Texas passed legislation in 2021 that increases Medicaid coverage from 60 days to six months for mothers after the birth of a child, but advocates are pushing to extend that coverage to twelve months. Pregnancy can be a dangerous time for a mother, and pregnancy-related complications account for 45 percent of maternal morbidity in the year following birth, Quint-Bouzid says.

Parkland uses all the tools at its disposal to make sure women who want to give birth are connected to quality care. Parkland hospital delivers 12,000 babies a year, one of the highest rates in the country, and many of its patients are uninsured. Despite the obstacles, 97 percent of patients who give birth in Parkland receive prenatal care, Quint-Bouzid says. The Health System’s 11 Women’s Health Centers and Comprehensive Care provide care to those who need it most.

Parkland health care workers meet with patients to try to get them some form of insurance, including the Parkland Community Health Plan. This is particularly useful because many pregnant patients suffer from other chronic diseases such as diabetes and hypertension. They often did not receive treatment due to a lack of insurance and primary care providers.

“These are unresolved issues that either weren’t addressed during pregnancy or didn’t have appropriate follow-up after delivery,” she says. “High blood pressure, cardiomyopathy, anxiety and depression have not been addressed and can continue to cause serious illness and death as early as one year postpartum.”

Parkland also uses technology to address disparities. The hospital has partnered with the Parkland Center for Clinical Innovation to enroll at-risk pregnant women to be reminded of their appointments and medications in the months leading up to pregnancy. Parkland also has an extensive maternal care program that takes a detailed inventory of a patient’s health and social determinants of health and follows women one year after birth. Healthcare providers try to address issues like healthy eating deficits, access to mental health and substance abuse resources, and even WiFi access (often partnering with a public library for a mobile hotspot) to make sure these women have access to more convenient remote care.

The impact of case management can be stark. Quint Bouzid recalled a recent patient who had abused her blood pressure cuff and reported inaccurate readings during her remote visits. When the nurse called to check on her, they realized she wasn’t using the machine properly and discovered that her high blood pressure was causing headaches. The uninsured patient was six weeks postpartum and she most likely would not have gone to the doctor herself without that remote care appointment. “I shudder to think what would have happened to her,” Quint-Bouzid says. “By being able to connect via television, we saw a huge difference.”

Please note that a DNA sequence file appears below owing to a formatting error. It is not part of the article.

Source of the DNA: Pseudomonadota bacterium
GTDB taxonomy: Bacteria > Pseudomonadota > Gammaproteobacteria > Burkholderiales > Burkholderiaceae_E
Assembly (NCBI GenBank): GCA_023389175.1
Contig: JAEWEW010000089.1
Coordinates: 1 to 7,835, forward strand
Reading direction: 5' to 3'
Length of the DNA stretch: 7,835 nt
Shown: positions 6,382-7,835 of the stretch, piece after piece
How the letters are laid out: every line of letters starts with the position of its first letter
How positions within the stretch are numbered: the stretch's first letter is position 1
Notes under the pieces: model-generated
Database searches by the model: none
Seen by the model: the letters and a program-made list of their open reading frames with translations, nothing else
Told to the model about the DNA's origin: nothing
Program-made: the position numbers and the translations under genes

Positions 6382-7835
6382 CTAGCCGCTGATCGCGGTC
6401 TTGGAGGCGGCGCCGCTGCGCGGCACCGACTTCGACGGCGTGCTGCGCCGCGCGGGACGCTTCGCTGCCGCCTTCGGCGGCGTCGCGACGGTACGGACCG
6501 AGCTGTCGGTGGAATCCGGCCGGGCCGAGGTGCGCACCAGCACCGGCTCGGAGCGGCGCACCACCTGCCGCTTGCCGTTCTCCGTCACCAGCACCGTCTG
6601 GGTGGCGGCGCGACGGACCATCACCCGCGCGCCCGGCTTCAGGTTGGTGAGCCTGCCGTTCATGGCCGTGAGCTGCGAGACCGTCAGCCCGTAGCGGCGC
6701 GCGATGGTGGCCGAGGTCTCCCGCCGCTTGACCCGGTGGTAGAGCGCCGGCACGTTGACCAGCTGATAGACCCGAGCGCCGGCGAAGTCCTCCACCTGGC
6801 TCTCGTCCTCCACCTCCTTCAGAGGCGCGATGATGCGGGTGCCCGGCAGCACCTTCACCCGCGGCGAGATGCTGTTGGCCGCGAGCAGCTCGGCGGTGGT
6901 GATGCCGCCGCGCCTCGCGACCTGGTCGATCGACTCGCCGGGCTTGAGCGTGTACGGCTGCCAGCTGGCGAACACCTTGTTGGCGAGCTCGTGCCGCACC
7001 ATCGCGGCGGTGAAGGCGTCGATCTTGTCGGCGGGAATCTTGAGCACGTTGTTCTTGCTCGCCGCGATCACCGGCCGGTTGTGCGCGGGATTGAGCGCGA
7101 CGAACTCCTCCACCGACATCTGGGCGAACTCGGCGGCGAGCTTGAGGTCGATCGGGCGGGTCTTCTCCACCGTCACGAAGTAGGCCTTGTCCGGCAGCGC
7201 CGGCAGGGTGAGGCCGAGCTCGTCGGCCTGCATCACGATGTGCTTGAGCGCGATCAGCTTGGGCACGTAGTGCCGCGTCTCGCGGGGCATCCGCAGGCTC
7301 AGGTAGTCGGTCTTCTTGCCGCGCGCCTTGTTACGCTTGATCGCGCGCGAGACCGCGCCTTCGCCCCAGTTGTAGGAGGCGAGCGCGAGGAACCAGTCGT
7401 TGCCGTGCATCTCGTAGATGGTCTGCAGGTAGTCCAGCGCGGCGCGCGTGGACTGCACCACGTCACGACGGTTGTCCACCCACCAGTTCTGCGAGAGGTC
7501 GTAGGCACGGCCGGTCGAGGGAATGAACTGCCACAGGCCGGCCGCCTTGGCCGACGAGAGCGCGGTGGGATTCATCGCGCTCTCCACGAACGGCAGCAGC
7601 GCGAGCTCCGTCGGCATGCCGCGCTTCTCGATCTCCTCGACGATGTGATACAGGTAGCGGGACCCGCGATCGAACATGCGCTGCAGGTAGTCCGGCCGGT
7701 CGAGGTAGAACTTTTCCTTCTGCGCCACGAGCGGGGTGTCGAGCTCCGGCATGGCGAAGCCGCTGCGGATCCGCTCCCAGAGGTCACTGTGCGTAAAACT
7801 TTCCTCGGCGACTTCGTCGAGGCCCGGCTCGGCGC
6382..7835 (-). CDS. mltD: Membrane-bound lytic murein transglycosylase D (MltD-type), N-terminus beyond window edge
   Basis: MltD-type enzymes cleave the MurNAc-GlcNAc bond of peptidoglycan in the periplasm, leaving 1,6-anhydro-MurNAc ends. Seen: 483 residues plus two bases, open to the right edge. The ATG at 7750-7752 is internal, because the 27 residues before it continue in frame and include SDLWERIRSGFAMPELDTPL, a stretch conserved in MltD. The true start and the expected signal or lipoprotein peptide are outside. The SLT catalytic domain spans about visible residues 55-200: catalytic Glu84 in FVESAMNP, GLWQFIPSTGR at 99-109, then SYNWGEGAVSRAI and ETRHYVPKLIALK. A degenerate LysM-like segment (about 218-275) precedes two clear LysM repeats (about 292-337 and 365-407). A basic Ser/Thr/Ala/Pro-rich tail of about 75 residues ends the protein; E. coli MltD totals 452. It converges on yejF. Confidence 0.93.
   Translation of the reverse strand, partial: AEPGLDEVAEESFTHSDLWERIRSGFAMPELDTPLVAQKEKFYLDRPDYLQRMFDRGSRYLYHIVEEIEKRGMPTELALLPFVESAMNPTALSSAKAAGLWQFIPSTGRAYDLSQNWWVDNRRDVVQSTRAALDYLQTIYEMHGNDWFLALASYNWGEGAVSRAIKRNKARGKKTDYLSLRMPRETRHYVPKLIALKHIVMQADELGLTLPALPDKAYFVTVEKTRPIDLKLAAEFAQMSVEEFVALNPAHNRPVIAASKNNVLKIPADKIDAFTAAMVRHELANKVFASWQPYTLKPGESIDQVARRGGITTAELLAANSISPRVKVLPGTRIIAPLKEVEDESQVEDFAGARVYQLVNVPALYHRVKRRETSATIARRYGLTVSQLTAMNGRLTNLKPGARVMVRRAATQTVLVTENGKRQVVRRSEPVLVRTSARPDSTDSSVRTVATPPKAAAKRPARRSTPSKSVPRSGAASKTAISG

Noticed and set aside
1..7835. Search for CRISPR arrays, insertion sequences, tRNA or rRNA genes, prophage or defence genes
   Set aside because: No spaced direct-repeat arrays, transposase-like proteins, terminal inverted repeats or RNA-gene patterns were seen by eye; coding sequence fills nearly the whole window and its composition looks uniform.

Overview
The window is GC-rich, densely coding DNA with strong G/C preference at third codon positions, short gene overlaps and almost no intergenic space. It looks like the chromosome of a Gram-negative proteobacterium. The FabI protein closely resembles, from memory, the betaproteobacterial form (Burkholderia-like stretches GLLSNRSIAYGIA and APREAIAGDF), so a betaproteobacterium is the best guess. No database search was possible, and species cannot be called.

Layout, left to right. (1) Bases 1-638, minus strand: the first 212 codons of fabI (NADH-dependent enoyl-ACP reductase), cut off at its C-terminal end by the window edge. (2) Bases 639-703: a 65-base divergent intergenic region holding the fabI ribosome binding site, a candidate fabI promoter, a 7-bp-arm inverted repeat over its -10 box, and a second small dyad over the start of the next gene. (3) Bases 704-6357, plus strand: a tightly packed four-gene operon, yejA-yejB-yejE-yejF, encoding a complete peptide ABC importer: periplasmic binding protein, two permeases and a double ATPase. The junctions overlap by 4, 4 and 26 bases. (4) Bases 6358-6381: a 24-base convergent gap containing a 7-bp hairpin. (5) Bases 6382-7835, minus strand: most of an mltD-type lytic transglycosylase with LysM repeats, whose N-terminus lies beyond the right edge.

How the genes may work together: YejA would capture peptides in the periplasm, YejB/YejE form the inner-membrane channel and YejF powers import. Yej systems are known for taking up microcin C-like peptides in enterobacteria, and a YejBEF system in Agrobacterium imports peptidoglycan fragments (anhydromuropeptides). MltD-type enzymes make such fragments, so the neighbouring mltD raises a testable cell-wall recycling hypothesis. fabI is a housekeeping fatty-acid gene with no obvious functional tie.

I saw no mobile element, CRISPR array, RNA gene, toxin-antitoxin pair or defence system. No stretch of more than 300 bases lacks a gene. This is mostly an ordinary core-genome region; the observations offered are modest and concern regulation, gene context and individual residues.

In addition to the loss of life for mothers and babies, there are financial benefits to providing quality maternal and prenatal care. Avoiding premature births, complicated pregnancies, lost time at work, and more expensive downstream treatments are also the result of increased front-end care. If a woman comes for her antenatal visit and develops hypertension early, this can mean significant savings for the health care system in the future.

While Parkland is doing a lot to address the barriers to care many of its patients face, it’s not trying to meet every need. Instead, she seeks to partner in the community with other organizations that can improve outcomes. “We’re finding local resources and community partners and providing connections,” says Quint-Bouzid. “Normally, our moms don’t have the social capital to navigate some of our systems, so we’re building these partnerships so they can stay in their community.”

Author

Will Maddox

Will is the managing editor of CEO D magazine and editor of D CEO Healthcare. You wrote about health…

Because Texas is the worst state to have a baby